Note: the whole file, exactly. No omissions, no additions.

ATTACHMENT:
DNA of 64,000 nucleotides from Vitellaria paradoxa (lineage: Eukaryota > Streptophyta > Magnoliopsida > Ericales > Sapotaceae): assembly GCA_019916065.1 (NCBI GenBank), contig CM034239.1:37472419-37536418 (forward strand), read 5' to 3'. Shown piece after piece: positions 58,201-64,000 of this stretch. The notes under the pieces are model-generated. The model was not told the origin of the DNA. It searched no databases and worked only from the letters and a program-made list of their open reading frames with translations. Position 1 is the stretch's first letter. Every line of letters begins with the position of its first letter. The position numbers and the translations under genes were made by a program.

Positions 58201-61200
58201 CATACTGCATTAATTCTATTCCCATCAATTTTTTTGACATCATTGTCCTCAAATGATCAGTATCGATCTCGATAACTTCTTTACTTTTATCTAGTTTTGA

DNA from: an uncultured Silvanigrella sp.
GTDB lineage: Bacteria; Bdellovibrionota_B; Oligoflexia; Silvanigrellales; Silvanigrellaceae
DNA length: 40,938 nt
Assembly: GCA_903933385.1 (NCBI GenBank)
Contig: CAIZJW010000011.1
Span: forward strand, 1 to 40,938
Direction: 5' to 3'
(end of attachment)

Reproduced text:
DNA of 64,000 nucleotides from Vitellaria paradoxa (lineage: Eukaryota > Streptophyta > Magnoliopsida > Ericales > Sapotaceae): assembly GCA_019916065.1 (NCBI GenBank), contig CM034239.1:37472419-37536418 (forward strand), read 5' to 3'. Shown piece after piece: positions 58,201-64,000 of this stretch. The notes under the pieces are model-generated. The model was not told the origin of the DNA. It searched no databases and worked only from the letters and a program-made list of their open reading frames with translations. Position 1 is the stretch's first letter. Every line of letters begins with the position of its first letter. The position numbers and the translations under genes were made by a program.

Positions 58201-61200
58201 CATACTGCATTAATTCTATTCCCATCAATTTTTTTGACATCATTGTCCTCAAATGATCAGTATCGATCTCGATAACTTCTTTACTTTTATCTAGTTTTGA

DNA from: an uncultured Silvanigrella sp.
GTDB lineage: Bacteria; Bdellovibrionota_B; Oligoflexia; Silvanigrellales; Silvanigrellaceae
DNA length: 40,938 nt
Assembly: GCA_903933385.1 (NCBI GenBank)
Contig: CAIZJW010000011.1
Span: forward strand, 1 to 40,938
Direction: 5' to 3'